My name is Sowmya. I am Indian. I am not a doctor or an engineer. I am a music journalist and hip-hop expert. For most of you—my parents included—your minds are probably blown. How does a nice girl from Kalamazoo Michigan—by way of Calcutta, India—come to hang out with rappers like A$AP Rocky, J. Cole and Rick Ross or appear major TV networks talking about celebrities? I’m guessing some combination of watching 10 hours of MTV every day after school and listening to very loud rap on my Sony Discman had something to do with it.
Lately, I’ve written a lot about Aziz Ansari’s crusade to bring diversity to Hollywood. The music industry, I’d argue, is far worse. Being an Indian-American is rare in hip-hop but being an Indian-American woman is like being a damn unicorn. I’ve lost count at the shock and confusion most artists have when I walk into the room. Over time, as I’ve built up my bylines in reputable outlets like Rolling Stone, Billboard, Vibe, Village Voice and XXL, the questions are fewer. Still, music journalism and the hip-hop industry are dominated by straight men—mostly black and white—and everyone else is an outsider. These are some common reactions I often get along with my translations of the actual, underlying race and gender questions that people want to ask but are too afraid to:
- Q: What are you?
Translation: What race/ethnicity are you? I’m confused and don’t want to say something offensive.
My answer: Indian. Also, a human.
- Q: Are you mixed? Are you sure?
Translation: I don’t believe your race/ethnicity. You’re a liar!
My answer: Unless I was adopted and my parents never told me, I’m pretty sure I know my own race.
- Q: Wow! You sure know a lot about rap?
Translation: Gee whiz! Girls like rap and not just that Auto-Tune bullshit they play on the radio? Outrageous!
My answer: Yeah. I grew up on Biggie, Wu-Tang and Mobb Deep. I can recognize a DJ Premier or Alchemist beat before you can, goober.
- Q: What kind of guys are you into?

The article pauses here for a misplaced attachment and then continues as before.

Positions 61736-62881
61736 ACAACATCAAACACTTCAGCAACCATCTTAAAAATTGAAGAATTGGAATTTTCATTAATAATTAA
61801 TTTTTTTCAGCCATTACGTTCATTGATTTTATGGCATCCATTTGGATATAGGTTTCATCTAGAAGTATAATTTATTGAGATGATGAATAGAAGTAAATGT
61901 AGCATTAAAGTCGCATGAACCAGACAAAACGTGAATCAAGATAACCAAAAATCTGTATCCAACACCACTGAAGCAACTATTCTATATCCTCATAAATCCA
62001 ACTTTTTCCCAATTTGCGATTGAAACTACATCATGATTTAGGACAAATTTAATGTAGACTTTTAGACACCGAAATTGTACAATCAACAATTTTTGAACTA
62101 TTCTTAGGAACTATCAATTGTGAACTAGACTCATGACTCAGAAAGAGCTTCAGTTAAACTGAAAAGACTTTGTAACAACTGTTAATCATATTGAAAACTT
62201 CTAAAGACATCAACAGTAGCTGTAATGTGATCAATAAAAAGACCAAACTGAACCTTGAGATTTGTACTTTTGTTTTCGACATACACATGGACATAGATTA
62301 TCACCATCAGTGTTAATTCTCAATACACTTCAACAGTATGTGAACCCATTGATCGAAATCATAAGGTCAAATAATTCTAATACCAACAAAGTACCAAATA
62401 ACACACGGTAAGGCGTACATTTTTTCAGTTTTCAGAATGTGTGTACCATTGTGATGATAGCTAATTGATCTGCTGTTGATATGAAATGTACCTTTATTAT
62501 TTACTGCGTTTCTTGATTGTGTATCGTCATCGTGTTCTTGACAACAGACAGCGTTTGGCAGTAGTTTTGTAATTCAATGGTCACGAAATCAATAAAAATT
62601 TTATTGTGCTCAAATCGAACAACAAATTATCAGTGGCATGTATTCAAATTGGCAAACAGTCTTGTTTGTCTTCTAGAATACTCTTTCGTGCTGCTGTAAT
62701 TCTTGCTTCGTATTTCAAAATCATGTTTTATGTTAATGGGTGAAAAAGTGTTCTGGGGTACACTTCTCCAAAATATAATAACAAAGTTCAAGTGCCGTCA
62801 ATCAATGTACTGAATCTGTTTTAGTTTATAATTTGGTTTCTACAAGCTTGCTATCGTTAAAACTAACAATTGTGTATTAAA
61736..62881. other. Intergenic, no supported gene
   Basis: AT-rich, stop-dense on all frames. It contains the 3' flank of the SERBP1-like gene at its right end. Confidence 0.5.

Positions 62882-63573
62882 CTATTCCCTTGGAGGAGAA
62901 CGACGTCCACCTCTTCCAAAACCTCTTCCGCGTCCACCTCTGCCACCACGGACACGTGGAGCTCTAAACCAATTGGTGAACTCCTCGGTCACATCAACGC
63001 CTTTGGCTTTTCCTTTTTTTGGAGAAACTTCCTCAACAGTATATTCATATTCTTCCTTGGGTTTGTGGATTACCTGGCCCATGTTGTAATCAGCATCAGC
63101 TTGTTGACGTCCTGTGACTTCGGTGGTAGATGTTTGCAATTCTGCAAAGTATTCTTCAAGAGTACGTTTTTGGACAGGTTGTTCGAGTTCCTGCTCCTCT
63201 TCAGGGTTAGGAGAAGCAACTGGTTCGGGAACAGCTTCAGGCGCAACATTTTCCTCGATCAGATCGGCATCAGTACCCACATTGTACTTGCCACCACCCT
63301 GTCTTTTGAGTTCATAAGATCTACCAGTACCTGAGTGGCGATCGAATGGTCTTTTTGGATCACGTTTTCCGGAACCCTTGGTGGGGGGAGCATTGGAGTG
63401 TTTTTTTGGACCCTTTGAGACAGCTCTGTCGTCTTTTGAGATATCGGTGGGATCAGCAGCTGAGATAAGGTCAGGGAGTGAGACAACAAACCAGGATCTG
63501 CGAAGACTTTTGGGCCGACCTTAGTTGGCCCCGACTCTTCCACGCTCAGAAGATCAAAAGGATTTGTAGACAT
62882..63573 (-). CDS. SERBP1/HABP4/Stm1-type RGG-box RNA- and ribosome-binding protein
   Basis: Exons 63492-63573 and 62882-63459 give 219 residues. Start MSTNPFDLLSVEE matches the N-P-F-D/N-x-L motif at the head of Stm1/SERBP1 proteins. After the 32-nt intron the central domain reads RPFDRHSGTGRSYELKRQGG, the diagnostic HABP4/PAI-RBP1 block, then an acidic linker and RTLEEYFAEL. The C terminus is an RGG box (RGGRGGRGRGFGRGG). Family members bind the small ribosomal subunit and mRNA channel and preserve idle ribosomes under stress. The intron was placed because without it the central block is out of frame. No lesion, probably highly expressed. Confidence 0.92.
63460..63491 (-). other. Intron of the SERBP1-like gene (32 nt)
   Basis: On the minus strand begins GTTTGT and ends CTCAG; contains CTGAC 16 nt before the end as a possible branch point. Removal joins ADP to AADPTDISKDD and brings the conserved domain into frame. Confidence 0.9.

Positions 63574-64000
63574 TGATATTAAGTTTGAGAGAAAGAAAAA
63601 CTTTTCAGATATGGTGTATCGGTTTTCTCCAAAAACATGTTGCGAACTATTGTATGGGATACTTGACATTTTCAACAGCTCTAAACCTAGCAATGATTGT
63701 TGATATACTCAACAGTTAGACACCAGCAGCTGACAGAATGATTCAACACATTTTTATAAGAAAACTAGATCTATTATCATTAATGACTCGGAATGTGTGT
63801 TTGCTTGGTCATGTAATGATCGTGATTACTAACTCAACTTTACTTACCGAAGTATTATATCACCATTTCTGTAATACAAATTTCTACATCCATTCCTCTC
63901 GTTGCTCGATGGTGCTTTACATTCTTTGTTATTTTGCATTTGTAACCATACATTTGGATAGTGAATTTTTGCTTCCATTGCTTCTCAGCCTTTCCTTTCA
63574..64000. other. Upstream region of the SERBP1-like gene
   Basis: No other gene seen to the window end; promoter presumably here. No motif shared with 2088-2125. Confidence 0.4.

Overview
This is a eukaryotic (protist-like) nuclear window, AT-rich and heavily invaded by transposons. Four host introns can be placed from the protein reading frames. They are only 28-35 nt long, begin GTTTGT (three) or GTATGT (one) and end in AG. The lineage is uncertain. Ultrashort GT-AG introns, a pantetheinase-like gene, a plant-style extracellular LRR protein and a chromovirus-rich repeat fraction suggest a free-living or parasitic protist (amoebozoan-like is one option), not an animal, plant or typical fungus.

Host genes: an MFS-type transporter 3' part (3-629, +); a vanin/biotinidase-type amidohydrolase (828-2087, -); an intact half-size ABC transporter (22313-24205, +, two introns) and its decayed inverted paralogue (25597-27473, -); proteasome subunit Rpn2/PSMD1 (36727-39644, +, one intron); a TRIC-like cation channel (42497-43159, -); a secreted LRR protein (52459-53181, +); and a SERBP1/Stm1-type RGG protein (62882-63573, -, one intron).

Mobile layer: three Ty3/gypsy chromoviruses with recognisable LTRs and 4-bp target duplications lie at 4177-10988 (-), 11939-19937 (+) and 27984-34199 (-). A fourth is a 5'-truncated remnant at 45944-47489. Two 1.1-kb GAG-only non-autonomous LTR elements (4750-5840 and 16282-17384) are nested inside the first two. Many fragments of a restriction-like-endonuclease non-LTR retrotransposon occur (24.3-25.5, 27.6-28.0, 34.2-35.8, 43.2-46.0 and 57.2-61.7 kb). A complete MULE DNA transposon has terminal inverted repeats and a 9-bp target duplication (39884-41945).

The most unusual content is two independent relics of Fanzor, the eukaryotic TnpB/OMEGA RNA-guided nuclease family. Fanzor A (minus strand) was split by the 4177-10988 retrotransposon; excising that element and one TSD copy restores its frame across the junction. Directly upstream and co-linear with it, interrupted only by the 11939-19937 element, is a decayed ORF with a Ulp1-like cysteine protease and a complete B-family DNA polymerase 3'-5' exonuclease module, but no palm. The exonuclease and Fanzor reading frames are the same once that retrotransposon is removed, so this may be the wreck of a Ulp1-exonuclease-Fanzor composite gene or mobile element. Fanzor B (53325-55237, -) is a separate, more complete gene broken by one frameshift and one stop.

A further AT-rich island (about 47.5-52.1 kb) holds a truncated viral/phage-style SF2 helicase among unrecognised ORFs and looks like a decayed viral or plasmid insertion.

Translation: Who are you dating? Based on my race, do I have a chance?
My answer: I like all guys. Just not you.
There’s so much institutionally wrong with the music industry that one paragraph doesn’t really do it justice. Literally, I could write an entire book. Note to self: Write a book.
Another reason that Indians aren’t represented comes from our own communities. My parents are immigrants and most first generation Indian kids are put under a ton of academic pressure that begins when we become old enough to read Goodnight Moon. Despite my 10 hours of MTV every day, I had a perfect 4.00 GPA and attended a prestigious math and science center. I took the S.A.T. in the sixth grade and went to the University of Michigan Ross School of Business. Basically, I'm a nerd. For Indian parents, success comes from an Ivy League degree and a good ass job, preferably a doctor or engineer. Anything outside of that is considered a failure—and Indian parents have no problem telling you and the whole community about it.
I wanted to work in hip-hop since I was 13 years old but I never told anyone—not even my parents—because I knew they wouldn’t be supportive. When I got my first music industry internship at Sean “Diddy” Combs’ Bad Boy Records, I finagled another internship on my own to pay my way. I’ve temped and done plenty of underpaid, overworked jobs to follow my dream. It’s given me a ton of confidence in myself and only inspired me to work harder.
Last year, I was asked to speak on a panel at John Jay College in New York City called “I Don’t Want To Be A Doctor,” specifically aimed at South Asians who want to pursue non-traditional professions. Time and again, kids ask me what to do if your parents don’t support your dreams. Now, my parents are very supportive, but for years, they had no idea what I did. They were horrified when I had to go to say, a strip club to hear an album or come home smelling like a marijuana dispensary. As an adult, I understand where they’re coming from. Being an immigrant in a new country is scary. I can only imagine how, well before social media and the Internet, America must have seemed like a strange, terrifying and lonely place. My parents, like so many others, just wanted to make a stable life for themselves. They didn’t want their kids to take risks because they themselves were new, they didn’t have a plan B.
This year, I hit 10 years in the entertainment industry. Despite the challenges, both within the industry and from my culture, I’ve been extremely successful and I’ve accomplished more than I could have ever dreamed of. When I was a kid, there weren’t any role models of success who looked like me. I had to look up to guys like Diddy and Kevin Liles instead. I hope one day some brown girl or boy can look at me and realize that that they can do whatever they want. Whether it’s in the music industry, Hollywood or something completely zany. It doesn’t matter where you’ve come from or what people expect of you. You determine your own destiny. Believe in your dreams. Everything is possible.